School is a pretty broad subject, but I’m just going to be generally talking about school (high school). For starters, cyberbullying can occur. Now that we’re back in school full time, if there’s something (true or not) posted about you on social media, you will have to face it in school the next day. Which is horrible for kids’ mental health. Imagine being scared to go to school because you didn’t want to be made fun of. Another thing is college admissions will now check students’ social media accounts before accepting them into their school. 27% of colleges as of 2012 use Google to learn about an applicant, and 26% check Facebook. Students whose social media pages include offensive jokes or photos, racist or homophobic comments, photos depicting the applicant engaging in illegal drug use or drunkenness, and so on, may be screened out from admission process. 

Effects on mental health 

Social media has a huge negative effect on adolescents’ mental health. For example, there are many site such as pro-anorexia sites and pro-suicide sites, glamorizing and promoting these horrible illnesses. Social media provides information and a considerable amount of uniformed and incorrect sources which promote unhealthy and ultimately live threatening methods of weight loss and diets. Advertising to young teens that if you want to look good like me, don’t eat. It is honestly disturbing. Seeing people who are noticeably in an eating disorder promote and glamorize it to their audience, is unacceptable. As stated by the national eating disorder association there is a high correlation between weight loss content and disorderly eating among women who have been influenced by this negative content. 

Having the constant reminder that you don’t look like these influencers who are getting millions of likes and thousands of comments, and who society deems as “perfect” is also hard and stressful on teens. It’s easy to compare ourselves to those we see on social media, because their life seems amazing. The way people portray themselves on their platform is a way that is appropriate to the situation in which they are posting, but also serves their best interests. Oftentimes, the posts are the positive aspects of people’s lives and not the real parts. Self-comparison on social media is hard, and it can have dire effects on physical health as well as mental health. Like stated above, comparing could lead to developing an eating disorder which can be deadly. Body compassions have become more prevalent because the presence of online posts by influencers are constant. People have become more aware of their own body in comparison to others. A study produced by King University showed that 87% of women and 65% of men compared themselves to images found on social media.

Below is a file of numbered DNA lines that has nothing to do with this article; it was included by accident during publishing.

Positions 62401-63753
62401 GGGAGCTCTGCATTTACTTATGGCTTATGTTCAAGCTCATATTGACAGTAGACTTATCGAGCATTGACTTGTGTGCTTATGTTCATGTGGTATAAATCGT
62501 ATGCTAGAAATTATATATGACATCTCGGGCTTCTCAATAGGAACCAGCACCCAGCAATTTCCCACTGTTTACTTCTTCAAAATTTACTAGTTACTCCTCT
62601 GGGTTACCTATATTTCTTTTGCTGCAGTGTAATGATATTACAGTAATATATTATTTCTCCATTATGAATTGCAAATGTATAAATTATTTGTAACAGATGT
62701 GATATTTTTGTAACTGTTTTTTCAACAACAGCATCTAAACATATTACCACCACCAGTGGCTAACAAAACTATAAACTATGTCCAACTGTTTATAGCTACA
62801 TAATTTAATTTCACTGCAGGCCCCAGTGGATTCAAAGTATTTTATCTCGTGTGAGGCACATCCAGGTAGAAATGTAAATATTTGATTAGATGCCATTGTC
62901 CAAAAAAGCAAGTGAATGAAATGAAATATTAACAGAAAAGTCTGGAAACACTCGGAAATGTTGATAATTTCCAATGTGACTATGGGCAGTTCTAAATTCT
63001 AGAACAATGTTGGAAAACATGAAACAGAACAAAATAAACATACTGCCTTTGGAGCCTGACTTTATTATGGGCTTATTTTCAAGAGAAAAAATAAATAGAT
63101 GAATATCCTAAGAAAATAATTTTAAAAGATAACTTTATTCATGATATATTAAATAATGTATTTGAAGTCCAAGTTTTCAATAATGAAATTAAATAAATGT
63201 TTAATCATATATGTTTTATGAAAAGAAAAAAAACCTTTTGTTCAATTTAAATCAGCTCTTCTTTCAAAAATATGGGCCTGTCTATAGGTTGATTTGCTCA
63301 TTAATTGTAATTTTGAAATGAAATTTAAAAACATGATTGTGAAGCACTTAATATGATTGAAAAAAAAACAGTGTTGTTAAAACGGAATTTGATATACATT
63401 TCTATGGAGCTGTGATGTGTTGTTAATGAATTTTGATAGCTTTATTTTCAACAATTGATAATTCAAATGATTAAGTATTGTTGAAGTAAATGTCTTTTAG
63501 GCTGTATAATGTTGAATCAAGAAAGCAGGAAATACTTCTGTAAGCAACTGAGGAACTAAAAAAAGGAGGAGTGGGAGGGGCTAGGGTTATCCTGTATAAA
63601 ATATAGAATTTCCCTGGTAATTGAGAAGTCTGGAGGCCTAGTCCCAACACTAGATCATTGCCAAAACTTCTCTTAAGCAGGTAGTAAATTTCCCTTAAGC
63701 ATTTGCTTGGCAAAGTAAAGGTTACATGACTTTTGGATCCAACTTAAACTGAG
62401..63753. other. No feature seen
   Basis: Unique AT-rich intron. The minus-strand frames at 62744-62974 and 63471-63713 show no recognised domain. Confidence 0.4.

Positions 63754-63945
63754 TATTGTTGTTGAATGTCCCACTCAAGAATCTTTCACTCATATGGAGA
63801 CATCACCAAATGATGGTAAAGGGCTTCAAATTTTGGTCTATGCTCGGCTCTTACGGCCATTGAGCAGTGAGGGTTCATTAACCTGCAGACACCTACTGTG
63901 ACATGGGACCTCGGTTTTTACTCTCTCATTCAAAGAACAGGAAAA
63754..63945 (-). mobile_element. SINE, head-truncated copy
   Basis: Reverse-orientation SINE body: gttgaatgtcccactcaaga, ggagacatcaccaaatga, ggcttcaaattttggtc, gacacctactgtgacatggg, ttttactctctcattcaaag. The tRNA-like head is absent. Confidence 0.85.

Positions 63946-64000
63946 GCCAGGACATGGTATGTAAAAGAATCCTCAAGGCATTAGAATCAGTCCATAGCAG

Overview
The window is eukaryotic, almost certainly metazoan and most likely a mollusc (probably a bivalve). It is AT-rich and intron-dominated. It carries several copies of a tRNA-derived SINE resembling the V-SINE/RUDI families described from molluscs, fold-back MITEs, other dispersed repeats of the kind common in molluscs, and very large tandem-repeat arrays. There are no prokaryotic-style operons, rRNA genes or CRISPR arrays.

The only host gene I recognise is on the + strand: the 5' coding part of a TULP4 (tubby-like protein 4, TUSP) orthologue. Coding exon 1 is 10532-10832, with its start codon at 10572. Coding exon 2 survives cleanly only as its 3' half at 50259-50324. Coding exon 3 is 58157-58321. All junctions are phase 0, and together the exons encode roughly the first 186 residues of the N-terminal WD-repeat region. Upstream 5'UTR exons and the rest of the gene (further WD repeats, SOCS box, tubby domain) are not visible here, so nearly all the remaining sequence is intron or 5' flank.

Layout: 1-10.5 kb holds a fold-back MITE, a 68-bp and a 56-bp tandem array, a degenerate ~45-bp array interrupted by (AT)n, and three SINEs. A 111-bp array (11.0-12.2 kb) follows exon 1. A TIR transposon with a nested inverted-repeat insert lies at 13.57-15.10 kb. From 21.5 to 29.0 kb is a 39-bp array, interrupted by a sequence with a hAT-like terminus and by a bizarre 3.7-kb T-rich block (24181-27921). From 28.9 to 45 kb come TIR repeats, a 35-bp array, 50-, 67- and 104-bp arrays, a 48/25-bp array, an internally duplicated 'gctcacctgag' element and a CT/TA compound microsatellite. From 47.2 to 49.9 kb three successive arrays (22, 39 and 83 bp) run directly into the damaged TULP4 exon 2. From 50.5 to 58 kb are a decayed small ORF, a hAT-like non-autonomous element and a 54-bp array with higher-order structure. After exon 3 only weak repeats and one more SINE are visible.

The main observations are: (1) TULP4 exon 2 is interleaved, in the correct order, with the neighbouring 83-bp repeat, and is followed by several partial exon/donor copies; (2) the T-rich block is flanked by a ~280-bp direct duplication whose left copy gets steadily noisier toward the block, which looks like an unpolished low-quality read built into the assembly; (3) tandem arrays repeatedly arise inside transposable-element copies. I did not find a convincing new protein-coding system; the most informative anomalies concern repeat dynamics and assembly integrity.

The media may portray suicidal behavior or language which can potentially influence people to act on these suicidal tendencies. This may include news reports of actual suicides that have occurred or television shows and films that reenact suicides. This includes pro-suicide sites, suicide pacts and peer pressure. Contributors to these social media platforms may also exert peer pressure and encourage others to take their own lives, idolize those who have killed themselves, and facilitate suicide pacts. These pro-suicidal sites reported the following. For example, on a Japanese message board in 2008, it was shared that people can kill themselves using hydrogen sulfide gas. Shortly after 220 people attempted suicide in this way, and 208 were successful.

There are three emotional effects social media has on adolescents. ‘Facebook depression’, social media burnout, and fear of missing out (FOMO). Using the link below you can learn more about these three terms. I want to touch on FOMO. This affects all kids, but it triggers and forms social anxiety,  by checking updates on friends’ activities on social media. It leads to feeling left out and upset if you weren’t invited and you see everyone having fun without you. 


Social media platforms used by U.S. kids in 2020 (ages 13–18) and 2017 (ages 10–18)

Platform    2020    2017

YouTube    86%    70%

Instagram    69%    60%

Snapchat    68%    59%

TikTok     47%    N/A

Facebook    43%    63%

Twitter    28%    36%

Reddit    14%    6%